COLUMBUS, Ohio – If you see even one of this notoriously damaging weed in your field, pull it up – fast!
Otherwise it could be the worst mistake you’ve ever made in your farming career, according to a researcher from Ohio State University’s College of Food, Agricultural, and Environmental Sciences.
Palmer amaranth, a glyphosate-resistant weed also known to many cotton and soybean farmers in the South as a “pigweed on steroids,” has already begun showing up in Ohio fields, said Mark Loux, an Ohio State University Extension weed specialist. OSU Extension is the statewide outreach arm of the college.
Because of its fast growth, herbicide resistance and ability to destroy entire crops, Ohio growers are going to have to take a zero tolerance approach to prevent Palmer amaranth’s further spread across the state, according to new research, Loux said.
The concern is that this weed could become a significant problem in Ohio if it continues to spread in the state, he said. It has already had a substantially negative impact on yields and profitability for cotton and soybean growers in Southern states.
If it takes hold, Palmer amaranth could become even harder to control than the glyphosate-resistant weeds already in Ohio, Loux said. The weed has caused entire cotton and soybean fields to be mowed down in some states.
“We’re on the cusp – we’ve already identified Palmer amaranth in roughly nine sites in Ohio, ranging from a few plants to one site that had multiple plants on several fields,” Loux said. “This weed has more potential to impact the profitability of our corn and soybean production than any of our other resistance problems.”
At this point, even though Palmer amaranth has been found in southern Ohio near Portsmouth and in central Ohio in Madison County, Ohio is still in a prevention mode, meaning that if growers take aggressive action now, the weed’s spread statewide can be lessened, he said.
The need for aggression is clear, Loux said, based on results released last week of a study in Arkansas cotton fields to determine the effect over time of releasing 20,000 glyphosate-resistant Palmer amaranth seeds in a patch within a one-square-mile area.
According to the study, the first growing season resulted in a separate patch of Palmer amaranth emerging 375 feet from the original location. Resistant plants expanded to reach field boundaries and infested 20 percent of the entire area in the second growing season, resulting in decreased cotton yield and interference with harvest, Loux said.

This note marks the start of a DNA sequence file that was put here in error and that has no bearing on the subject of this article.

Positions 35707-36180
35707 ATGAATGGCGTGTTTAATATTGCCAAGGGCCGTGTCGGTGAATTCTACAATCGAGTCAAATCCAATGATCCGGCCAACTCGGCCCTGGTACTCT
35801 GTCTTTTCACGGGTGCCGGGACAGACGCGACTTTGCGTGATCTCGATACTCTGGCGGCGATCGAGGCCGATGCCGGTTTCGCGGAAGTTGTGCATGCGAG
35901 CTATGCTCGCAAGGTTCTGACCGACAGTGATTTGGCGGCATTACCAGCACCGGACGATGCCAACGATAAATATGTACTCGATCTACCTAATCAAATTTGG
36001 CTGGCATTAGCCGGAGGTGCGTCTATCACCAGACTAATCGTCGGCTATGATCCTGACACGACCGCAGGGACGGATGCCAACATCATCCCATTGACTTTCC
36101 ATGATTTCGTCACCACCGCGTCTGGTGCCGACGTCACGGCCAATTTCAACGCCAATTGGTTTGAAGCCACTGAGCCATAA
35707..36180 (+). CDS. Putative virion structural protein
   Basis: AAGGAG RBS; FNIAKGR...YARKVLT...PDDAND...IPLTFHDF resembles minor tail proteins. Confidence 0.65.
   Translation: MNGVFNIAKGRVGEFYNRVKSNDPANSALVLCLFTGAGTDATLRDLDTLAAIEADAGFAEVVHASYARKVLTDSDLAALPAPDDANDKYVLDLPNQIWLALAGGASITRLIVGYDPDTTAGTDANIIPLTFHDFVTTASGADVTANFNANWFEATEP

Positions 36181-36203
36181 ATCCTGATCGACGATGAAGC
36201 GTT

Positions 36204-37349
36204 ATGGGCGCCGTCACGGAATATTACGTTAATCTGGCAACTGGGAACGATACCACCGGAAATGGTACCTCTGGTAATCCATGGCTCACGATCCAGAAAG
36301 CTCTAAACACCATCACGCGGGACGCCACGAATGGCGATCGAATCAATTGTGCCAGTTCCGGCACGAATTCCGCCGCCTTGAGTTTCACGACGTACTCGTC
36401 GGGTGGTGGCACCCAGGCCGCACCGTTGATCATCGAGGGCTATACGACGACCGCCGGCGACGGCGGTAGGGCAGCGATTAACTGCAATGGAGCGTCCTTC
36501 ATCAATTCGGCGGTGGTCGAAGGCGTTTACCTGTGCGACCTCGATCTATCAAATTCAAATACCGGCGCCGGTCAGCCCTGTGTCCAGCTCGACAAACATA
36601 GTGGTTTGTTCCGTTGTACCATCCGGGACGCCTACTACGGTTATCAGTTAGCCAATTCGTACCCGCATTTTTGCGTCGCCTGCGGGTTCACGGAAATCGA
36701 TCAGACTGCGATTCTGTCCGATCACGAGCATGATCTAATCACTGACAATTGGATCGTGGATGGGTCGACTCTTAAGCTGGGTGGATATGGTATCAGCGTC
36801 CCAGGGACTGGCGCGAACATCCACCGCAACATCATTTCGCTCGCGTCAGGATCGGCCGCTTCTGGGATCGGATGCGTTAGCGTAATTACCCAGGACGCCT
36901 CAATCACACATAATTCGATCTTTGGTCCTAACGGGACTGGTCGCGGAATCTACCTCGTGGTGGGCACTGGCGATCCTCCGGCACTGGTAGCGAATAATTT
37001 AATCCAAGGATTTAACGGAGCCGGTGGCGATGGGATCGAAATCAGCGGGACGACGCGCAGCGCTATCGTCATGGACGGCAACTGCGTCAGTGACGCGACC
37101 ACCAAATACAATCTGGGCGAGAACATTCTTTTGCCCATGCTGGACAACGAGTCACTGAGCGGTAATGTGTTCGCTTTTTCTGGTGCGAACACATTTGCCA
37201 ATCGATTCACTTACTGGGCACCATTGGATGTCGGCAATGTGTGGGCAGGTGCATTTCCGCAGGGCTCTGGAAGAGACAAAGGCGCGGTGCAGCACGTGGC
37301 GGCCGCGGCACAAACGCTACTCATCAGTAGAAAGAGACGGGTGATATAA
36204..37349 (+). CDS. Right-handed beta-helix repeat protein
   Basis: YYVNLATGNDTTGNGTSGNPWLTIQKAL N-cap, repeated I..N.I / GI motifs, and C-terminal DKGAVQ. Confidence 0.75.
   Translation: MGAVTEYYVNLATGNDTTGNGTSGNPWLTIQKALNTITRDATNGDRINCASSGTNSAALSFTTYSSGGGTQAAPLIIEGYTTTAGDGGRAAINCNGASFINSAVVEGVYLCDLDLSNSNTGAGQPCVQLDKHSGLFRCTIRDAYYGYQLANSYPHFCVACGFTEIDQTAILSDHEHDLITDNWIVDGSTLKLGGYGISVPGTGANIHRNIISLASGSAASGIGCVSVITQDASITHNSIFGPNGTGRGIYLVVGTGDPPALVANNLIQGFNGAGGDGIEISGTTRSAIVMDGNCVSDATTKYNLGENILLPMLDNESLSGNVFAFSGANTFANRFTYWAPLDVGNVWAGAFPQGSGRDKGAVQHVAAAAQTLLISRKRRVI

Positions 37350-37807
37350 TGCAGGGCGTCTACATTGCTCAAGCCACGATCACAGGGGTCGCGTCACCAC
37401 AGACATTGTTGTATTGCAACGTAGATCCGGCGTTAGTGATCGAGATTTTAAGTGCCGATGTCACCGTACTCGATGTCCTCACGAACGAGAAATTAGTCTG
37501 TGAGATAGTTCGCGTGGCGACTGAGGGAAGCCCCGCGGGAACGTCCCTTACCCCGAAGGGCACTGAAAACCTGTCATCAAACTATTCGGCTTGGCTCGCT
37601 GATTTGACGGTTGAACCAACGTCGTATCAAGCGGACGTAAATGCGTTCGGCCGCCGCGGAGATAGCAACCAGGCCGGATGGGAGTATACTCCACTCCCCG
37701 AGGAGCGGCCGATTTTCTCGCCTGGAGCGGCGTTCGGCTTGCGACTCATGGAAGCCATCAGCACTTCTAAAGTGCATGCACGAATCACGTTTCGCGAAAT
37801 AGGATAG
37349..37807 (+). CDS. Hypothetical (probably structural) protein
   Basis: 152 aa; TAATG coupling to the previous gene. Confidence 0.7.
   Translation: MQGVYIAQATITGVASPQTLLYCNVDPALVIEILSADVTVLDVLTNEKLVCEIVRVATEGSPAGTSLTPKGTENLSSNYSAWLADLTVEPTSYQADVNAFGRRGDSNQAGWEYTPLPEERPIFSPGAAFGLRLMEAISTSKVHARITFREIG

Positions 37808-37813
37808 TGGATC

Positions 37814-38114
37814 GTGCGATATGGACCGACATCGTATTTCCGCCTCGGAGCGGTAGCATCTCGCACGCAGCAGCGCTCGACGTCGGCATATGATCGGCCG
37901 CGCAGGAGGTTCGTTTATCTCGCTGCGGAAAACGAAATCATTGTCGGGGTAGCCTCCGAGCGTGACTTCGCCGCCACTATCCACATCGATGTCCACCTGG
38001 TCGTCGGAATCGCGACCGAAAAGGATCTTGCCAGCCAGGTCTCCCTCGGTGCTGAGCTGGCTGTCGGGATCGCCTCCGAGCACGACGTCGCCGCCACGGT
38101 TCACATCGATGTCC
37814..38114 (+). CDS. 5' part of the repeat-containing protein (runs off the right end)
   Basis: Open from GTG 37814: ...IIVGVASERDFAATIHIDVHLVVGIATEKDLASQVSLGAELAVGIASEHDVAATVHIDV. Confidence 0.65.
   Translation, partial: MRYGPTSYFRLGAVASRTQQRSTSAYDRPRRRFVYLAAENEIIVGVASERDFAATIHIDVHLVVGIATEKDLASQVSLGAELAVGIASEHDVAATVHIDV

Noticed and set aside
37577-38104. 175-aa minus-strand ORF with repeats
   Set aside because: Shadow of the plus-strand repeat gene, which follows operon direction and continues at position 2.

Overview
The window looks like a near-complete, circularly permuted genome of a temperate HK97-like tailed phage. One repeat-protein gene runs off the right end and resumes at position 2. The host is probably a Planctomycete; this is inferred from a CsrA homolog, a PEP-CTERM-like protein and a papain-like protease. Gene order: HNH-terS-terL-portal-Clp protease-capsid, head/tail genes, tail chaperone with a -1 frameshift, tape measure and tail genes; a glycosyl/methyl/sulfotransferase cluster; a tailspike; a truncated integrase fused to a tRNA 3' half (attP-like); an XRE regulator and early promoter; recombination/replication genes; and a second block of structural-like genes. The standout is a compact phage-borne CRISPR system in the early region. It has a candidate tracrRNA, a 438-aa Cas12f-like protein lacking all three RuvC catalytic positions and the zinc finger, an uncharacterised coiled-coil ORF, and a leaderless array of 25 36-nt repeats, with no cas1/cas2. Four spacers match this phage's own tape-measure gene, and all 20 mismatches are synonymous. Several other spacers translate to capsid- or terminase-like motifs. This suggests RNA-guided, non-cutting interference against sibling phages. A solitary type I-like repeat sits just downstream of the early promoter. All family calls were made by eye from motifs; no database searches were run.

By the third growing season, Palmer amaranth had completely colonized the fields, making cotton harvest impossible, he said.
“The study results show the need for a zero tolerance threshold on Palmer amaranth,” Loux said. “Prevention requires that not even a single plant be allowed to go to seed.”
Palmer amaranth, which can grow 3 inches a day, can release nearly a half-million seeds per plant. And because the weed is glyphosate-resistant, many growers in Southern states, in addition to spraying, have had to hire workers to go into their fields to chop down the weeds with hoes and pull them by hand, Loux said.
“Farmers generally have a philosophy that says if they see only one or two weeds, then they’ve got good weed control,” he said. “But Palmer amaranth is so aggressive that we need to get people to understand that they can’t afford to have even one of these plants.
“The only way to keep this weed from spreading is for farmers to scout to see that none of the plants go to seed. If you see Palmer amaranth out there before it produces seeds and you don’t pull it out, it may be the worst mistake you make in farming.”
Growers with fields that have been spread with manure from animal operations using cottonseed products as a feed need to be particularly aware, as this manure may contain Palmer amaranth seed, Loux said.
While residual herbicides in addition to glyphosate should reduce the rate of increase following an initial Palmer amaranth introduction, it’s difficult to achieve 100 percent control of an established Palmer amaranth infestation with even the most effective program, he said.
The potential financial impact for growers is a resistance problem with yield loss because the weed couldn’t be controlled, Loux said, along with permanently higher weed management costs. Growers could find themselves in a position of having to pay an additional $15 to $30 an acre to control Palmer amaranth, and in some cases even higher costs have been incurred, ranging from $20 to $40 per acre, he said.
In fact, cotton growers in Georgia spend more than $100 million annually to manage Palmer amaranth, according to Chris Chammoun, director of public affairs for the Georgia Cotton Commission, a Perry, Georgia-based industry association. Growers are spending anywhere between $80 and $100 per acre for chemical and hand weeding to control Palmer amaranth, he said.
“We’re trying to get people’s awareness up about these weeds,” Loux said. “If we’ve seen Palmer amaranth in some sites, then it’s most likely that we have it in more areas.
“We still have a chance here in Ohio against this weed because we are still in a prevention mode. Palmer amaranth scares the heck out of farmers because they know what can happen when this weed takes hold.”
The result of not stopping this weed in its tracks could be a substantial loss of income in future years, he said.
“Letting even one plant go to seed is a big mistake.”
Images of the weeds and more information on them can be found at the OSU weed management website, agcrops.osu.edu/specialists/weeds.